14. What a great post Stacy. Sadly I seem to stink at house plants, but you have given me an extra good reason to give it another go! Thanks so much for sharing this great information.

    1. Thank you Chas! I used to stink with houseplants too. If you try any from this list – try snakeplant – you literally can’t kill it. xoxo

  15. Thank you for your time and effort in putting together these great pictures and tips. Around here (my home) I’ve been called the plant whisperer for my love of making things grow. Unknown to the others I used to be better at it. My old house I had the flower beds others envied. I could bring a rose stick back to life. Now our house has so much rock outside I can’t get anything really to grow, I’ve lost a few plants trying so now I am turning to house plants for now love my aloe. With your tips I now have a list to go plant shopping 😃 again thank you

    1. I am so glad you are finding it helpful! It’s amazing how different climates produce different results. We have a cabin in VT and the gardening there is very different from here in NJ. I’m so happy to meet you Lisa. Happy Sunday!

  16. Hi Stacy,
    I really like your website. I have to admit that I have killed many plants by over-watering them, but I bought a watering meter and it works great. My apartment is full of plants — I wish I had a bigger apartment!
    During the summer months, I have window boxes on the railing right outside my apartment door so when I open the door, I am greeted with beautiful colored leaves and flowers and they put a smile on my face.
    My landlord also gave me and another tenant permission to plant a garden on a small piece of ground that was basically dirt. We started this project at the end of last summer with 4 different flowering plants and every one bloomed this summer. We were so happy. Next spring, we plan to plant at least 2 more plants.
    I will continue to follow your website for helpful hints.

    1. Hi Elena! It is so nice to meet you! That is great that you can plant a garden outside!!! I got the gardening but while my husband and I lived in a small condo with no outdoor living space area. I started with a few houseplants but was able to tuck some annuals in two of the front beds that was shared with our downstairs neighbor. I was so happy to be able to plant something outside! xoxo

  17. Thank you for linking up at Embracing Home and Family! I am featuring this post on Friday! My mom is a house plant lady, so this post makes me smile! My daughters have caught on to her love for succulents, so my kitchen windows have been taken over!

    1. Thank you so much Jennifer! I am so grateful for the feature! That is so cool – isn’t it so neat to see the kids get into it? Houseplants are a lot of fun – took me a while to get the hang of them and I love how the green up my house when we are in the throws of winter. xoxo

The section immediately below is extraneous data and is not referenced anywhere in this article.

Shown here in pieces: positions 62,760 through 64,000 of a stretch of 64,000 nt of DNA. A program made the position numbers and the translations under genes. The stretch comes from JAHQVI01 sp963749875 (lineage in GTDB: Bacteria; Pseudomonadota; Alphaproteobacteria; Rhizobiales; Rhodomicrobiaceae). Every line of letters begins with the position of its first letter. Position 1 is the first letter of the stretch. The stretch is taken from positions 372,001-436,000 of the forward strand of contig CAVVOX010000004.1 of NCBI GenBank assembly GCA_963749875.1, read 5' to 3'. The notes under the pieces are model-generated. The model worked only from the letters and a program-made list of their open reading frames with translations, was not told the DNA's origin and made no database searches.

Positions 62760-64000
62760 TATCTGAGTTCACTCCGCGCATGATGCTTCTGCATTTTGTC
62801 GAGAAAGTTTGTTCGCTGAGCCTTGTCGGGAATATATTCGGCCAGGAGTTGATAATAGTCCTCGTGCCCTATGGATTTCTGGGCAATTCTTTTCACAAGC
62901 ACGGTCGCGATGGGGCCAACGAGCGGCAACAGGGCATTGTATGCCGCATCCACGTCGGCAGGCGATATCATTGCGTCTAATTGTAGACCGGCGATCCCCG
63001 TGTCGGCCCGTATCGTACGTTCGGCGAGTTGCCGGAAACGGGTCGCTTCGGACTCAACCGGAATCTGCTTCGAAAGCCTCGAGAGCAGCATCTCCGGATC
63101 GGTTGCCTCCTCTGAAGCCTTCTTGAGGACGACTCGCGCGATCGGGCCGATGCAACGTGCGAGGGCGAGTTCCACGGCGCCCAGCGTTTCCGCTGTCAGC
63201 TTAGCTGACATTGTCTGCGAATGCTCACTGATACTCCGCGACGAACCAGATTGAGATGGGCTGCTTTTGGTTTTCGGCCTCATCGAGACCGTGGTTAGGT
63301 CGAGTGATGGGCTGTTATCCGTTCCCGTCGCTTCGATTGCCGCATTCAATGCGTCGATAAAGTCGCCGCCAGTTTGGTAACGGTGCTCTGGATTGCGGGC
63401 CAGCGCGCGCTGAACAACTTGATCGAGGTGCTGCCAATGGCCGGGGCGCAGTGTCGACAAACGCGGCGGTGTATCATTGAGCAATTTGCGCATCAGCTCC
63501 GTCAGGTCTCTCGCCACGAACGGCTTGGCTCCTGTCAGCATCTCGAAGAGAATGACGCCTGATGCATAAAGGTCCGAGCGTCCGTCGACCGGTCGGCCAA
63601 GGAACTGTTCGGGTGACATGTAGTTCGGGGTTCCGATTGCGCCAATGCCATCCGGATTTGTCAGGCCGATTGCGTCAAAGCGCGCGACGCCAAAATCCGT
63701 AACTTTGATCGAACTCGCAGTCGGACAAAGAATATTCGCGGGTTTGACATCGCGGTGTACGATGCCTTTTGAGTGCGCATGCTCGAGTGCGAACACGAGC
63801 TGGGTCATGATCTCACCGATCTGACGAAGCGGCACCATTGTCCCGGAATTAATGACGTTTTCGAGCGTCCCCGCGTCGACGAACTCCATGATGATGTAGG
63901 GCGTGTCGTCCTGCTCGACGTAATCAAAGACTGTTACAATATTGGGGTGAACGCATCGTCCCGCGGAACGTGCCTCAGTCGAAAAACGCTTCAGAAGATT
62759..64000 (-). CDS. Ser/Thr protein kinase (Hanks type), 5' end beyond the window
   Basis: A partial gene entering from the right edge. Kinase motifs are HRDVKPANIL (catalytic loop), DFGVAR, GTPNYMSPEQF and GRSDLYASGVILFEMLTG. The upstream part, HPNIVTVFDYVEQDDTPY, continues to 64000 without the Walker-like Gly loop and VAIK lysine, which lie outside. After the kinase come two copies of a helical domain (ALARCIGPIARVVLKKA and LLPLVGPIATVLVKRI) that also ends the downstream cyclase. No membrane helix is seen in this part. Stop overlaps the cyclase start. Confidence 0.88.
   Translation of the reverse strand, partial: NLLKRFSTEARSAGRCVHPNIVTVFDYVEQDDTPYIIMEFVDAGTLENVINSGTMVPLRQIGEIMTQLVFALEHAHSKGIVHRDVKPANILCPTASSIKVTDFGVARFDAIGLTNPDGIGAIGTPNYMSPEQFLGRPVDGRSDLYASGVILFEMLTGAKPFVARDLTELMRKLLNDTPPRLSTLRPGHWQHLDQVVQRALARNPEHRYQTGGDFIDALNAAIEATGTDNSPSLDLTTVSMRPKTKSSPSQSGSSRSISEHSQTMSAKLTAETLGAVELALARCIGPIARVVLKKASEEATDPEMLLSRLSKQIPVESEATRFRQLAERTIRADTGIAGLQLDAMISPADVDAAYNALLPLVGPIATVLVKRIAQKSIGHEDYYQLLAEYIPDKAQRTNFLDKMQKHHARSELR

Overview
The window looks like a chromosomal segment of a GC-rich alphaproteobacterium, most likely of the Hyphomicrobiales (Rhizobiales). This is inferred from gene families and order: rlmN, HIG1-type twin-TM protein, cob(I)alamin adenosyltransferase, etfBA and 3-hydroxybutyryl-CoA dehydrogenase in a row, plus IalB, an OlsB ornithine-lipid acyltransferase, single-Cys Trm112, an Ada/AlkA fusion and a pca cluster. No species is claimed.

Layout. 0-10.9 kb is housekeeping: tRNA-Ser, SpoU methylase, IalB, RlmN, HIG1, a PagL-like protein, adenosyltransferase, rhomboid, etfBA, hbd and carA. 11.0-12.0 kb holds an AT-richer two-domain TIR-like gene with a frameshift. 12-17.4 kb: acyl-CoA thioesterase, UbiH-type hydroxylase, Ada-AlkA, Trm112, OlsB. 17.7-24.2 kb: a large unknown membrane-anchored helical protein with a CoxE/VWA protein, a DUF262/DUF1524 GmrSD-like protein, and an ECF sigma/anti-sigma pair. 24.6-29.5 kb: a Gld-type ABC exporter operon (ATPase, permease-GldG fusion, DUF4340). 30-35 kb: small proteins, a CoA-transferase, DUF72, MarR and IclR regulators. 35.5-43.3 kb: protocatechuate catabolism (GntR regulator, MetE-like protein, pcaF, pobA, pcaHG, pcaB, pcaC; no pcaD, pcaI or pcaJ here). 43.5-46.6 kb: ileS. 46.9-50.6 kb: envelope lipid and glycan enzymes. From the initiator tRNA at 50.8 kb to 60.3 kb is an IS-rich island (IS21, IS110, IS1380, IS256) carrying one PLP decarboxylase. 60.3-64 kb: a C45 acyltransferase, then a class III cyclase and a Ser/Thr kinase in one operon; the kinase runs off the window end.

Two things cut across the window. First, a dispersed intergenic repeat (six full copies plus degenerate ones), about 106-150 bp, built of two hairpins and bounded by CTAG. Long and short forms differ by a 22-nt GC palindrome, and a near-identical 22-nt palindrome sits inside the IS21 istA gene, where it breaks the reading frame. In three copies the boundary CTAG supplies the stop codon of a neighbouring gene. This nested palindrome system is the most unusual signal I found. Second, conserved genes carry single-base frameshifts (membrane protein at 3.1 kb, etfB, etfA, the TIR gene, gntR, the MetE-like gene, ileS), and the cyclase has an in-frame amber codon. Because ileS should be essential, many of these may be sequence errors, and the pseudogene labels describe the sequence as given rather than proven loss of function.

18. Pingback: Embracing Home and Family #8 | The Inspired Prairie
  19. I just added a bunch of plants to the kitchen after remodeling but we added a large fan in there and it seemed like it was drying all the plants out so of course I overwatered everything and now they are mostly dead so then I got some succulents oops they thrive outside but inside all dead … I’m about to repurchase plants for my containers but want mostly small plants I had a calle Lilly that did great at first and I do have a couple little vines still hanging in there 🙀 I did try the glass bulb watering things where u fill it with water and it waters as need when placed in the plants with stem in the ground and I would like your opinion on these ?
    Before these I killed about 30 orchids by leaving them in the ceramic containers I bought them in even . I’m about to try some new ones so I’ll try spider plants and vines and a new peace Lilly as it also is dead lol wish me luck and any updates would be great

    1. Hi Sandi! I’ve never tried those globes before. I check the soil before watering with all of my plants and that has dramatically helped them thrive and survive. They also really appreciate a summer vacation so I set mine out on my deck after all danger of frost has passed and bring them in before the first frost here. Keep them out of direct sunlight when they are outside though. I hope this helps!!! xoxo

  20. MISinformation on the NASA plant/clean air study. Often quoted, but incorrectly. Sure, plants clean the air. But to get that benefit, u would have to literally live in a greenhouse situation! That’s right. 5 or 6 isn’t gonna do much of anything. Hardly anyone gets this right. The clarification came out last year.

    1. If you read what I wrote, I didn’t misquote anything. I mentioned the study and provided my personal experience with adding houseplants to my home – which I stand by. My house is not a greenhouse, but I do care for several plants. Since I started accumulating them, we have been sick less often. I attribute this to my plants. It’s my opinion. After reading your comment, I researched for an actual study by NASA clarifying it’s position and found nothing. It is correct that a certain amount of plants per square foot are needed to benefit. I have not measured that out in my home. I just enjoy caring for my houseplants and hope others find that same joy. The point of the blog is, there are easy care plants that purify the air and that anyone can grow these plants because they are very low-maintenance. Enjoy your day.

  21. My spider plants have sooo many babies, should I leave them or cut them off they are on upside down tomato cages for plant stands and the babies are dragging the floor! Thanks for your help!! Love your new house

    1. Oftentimes, I cut them off and replant them in some potting soil or give them away! I know they get out of control right? I was just looking at mine yesterday!